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Unintentional Injury and Bipolar Disorder

Well, there goes that New Years resolution.  Injured again, just as I started to exercise.

People with bipolar disorder get hurt a lot. Those with BP suffer from 6 times more unintentional injuries than the general population.

It seems to happen to me just as I begin a new exercise routine.  I’ve had stress fractures, broken toes, etc.  This time I fell while walking the dogs.  I bruised my ribs terrible and it hurts to breathe and to move.  Exercise, right now, is out of the question.  It’s not hypochondria, because I really do get injured.  Maybe something in my sub-conscience…

It seems you can look up anything and find it’s co-morbid with bipolar disorder, and self-injury is certainly common in people with severe BP.  But the numbers on unintentional injury are compelling.

Poor impulse control in mania and hypomania drives some of us into riskier behavior, and depression can be disorienting and numbing.  Substance abuse, so common in people with BP, certainly raises one’s risk of injury by affecting decision-making capabilities and motor-control.  Also, focused attention is not a strong suit in people with BP.

Because of these factors and more, the propensity to end up injured seems to run across the spectrum of BP.

Unintentional injuries are most common in episodes of hypomania rather than depression, so researchers point to impulsivity, especially aggressive impulsivity, as a possible causal factor of these injuries.

The best numbers on unintentional injury come from studies on mood stabilizers, as unintentional injury is usually noted in research subject surveys.  It appears this common co-morbidity, while striking, has not been specifically studied.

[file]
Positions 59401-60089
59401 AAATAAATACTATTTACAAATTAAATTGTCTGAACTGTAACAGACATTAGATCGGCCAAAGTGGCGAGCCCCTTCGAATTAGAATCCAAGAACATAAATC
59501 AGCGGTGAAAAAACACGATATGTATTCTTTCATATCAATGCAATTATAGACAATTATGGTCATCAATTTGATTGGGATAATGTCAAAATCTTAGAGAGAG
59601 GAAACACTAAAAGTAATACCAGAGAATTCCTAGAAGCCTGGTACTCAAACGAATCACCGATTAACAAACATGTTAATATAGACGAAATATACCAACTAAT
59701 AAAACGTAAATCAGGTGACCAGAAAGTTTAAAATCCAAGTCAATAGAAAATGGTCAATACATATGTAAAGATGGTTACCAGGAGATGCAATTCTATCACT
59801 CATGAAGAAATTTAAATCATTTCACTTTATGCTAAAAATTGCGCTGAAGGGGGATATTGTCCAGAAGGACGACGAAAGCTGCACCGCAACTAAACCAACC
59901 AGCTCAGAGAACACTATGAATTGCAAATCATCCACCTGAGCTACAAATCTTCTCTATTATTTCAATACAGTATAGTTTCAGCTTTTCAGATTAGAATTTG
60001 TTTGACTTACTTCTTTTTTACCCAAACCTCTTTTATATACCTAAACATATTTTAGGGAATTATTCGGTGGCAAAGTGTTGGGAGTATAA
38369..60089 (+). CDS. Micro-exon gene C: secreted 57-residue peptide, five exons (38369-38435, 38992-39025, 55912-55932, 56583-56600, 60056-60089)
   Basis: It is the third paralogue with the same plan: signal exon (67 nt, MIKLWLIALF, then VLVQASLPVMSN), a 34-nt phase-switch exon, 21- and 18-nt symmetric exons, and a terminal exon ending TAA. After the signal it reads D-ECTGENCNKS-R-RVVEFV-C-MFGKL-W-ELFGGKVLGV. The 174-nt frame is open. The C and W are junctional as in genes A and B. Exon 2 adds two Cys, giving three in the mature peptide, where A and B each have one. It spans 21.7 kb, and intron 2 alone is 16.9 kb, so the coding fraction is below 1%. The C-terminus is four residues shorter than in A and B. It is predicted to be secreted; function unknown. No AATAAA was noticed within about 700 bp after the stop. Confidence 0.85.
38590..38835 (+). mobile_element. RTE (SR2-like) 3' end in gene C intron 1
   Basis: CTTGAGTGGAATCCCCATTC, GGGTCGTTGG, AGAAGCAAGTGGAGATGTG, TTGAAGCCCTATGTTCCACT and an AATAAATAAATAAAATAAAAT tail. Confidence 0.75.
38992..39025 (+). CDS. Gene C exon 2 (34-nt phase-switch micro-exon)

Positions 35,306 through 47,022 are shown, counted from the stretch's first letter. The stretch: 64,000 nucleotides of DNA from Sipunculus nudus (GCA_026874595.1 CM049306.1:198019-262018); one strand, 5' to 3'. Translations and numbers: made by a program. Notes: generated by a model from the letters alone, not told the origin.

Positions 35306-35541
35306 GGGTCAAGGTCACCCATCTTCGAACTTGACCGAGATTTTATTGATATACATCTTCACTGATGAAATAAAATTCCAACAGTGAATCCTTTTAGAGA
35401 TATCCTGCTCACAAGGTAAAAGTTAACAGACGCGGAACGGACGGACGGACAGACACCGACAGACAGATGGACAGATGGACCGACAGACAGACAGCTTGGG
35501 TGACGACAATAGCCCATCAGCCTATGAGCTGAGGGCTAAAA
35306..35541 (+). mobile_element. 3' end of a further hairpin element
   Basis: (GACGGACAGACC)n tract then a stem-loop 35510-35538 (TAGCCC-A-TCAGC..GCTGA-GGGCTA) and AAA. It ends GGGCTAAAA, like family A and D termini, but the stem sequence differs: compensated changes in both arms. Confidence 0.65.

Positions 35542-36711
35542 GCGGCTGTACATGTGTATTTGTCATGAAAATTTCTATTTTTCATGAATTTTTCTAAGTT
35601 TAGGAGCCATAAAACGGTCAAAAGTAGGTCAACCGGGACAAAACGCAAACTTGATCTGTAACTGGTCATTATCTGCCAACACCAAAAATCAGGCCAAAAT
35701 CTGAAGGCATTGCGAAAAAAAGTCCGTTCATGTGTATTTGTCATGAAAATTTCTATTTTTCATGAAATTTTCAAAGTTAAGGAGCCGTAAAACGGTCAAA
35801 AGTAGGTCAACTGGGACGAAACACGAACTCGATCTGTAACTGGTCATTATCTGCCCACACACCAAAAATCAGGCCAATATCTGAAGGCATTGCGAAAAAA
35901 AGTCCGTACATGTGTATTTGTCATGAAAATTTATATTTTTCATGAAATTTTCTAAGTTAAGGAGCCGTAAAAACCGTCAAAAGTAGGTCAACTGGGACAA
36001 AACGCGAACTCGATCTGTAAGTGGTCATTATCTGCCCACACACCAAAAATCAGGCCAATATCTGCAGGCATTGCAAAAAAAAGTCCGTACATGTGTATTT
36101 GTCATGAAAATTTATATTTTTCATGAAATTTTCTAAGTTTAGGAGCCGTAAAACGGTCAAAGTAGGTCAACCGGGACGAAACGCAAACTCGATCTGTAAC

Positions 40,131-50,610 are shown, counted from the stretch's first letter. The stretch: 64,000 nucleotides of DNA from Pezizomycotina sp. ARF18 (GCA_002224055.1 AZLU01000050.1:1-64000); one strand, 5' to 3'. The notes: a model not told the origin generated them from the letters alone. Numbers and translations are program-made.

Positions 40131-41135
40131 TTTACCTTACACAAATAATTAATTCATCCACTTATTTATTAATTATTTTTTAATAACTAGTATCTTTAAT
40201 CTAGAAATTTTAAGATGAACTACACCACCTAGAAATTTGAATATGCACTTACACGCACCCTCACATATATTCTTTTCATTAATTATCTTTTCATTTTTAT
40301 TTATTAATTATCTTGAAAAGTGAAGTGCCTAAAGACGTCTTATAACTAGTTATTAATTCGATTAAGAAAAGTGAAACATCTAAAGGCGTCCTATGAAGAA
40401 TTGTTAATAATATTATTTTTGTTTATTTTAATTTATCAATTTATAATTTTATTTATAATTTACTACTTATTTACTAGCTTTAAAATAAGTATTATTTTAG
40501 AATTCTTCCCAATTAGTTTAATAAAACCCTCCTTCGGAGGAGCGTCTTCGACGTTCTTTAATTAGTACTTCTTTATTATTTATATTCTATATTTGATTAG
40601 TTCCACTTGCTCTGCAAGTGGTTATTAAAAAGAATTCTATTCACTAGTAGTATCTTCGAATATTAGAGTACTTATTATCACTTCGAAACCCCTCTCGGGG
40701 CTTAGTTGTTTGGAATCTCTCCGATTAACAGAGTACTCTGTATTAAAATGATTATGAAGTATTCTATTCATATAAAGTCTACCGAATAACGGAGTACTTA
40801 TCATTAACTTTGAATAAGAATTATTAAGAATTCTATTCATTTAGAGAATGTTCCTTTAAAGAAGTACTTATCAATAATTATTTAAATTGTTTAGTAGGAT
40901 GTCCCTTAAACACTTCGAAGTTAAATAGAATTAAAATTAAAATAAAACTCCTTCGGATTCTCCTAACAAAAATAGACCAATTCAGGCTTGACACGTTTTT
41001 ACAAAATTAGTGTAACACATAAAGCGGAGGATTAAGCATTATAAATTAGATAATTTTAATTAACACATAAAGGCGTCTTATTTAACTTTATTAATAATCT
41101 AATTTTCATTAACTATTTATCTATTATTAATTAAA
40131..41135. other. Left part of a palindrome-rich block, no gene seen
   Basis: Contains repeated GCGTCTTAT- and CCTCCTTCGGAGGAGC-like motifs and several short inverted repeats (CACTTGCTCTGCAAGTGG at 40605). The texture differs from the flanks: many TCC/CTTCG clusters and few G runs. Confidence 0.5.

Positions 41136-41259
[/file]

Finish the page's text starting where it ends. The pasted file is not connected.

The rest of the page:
Research on unintentional injury is derived from a survey of drug trials from 1995 – 2013, and may be incomplete as subjects with present suicidal ideation and active mania are often selected out of studies on mood stabilizers.  We’re left with more detailed research on subjects with hypomania and depression.

The studies reported on lithium, anticonvulsants and, to a lesser extent, antipsychotics.  They found that subjects taking lithium had the lowest levels of unintentional injuries.  This may be because people taking lithium have better motor-control, but it is more likely that those taking lithium are older and less likely to engage in risky behavior.

As it stands, we know people with bipolar disorder get injured at a much higher rate than the general population, but we don’t entirely know why.  At some point in the timeline of causation all accidents can be prevented.  Perhaps with a little more information we will know how to prevent more accidents, and injuries, in those of us with bipolar disorder.

But for now, I put off strenuous physical activity until I heal.  I’m not old, but I’m getting older, so the prospect of falling is ominous.  Plus, I have osteoporosis, which could be the result of BP or the medicines used to treat it.

Maybe these injuries are the bipolar disorder, or maybe I’m just clumsy.  All I know is that right now I hurt, and I can’t wait to move around confidently and be active again.  It’s an important part of managing BP.



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Unintentional Injury and Bipolar Disorder

George Hofmann

George is the author of Resilience: Handling Anxiety in a Time of Crisis, from Changemakers Books. Visit George's site or join the Facebook group Practicing Mental Illness

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APA Reference
Hofmann, G. (2020). Unintentional Injury and Bipolar Disorder. Psych Central. Retrieved on September 22, 2020, from


Last updated: 17 Jan 2020
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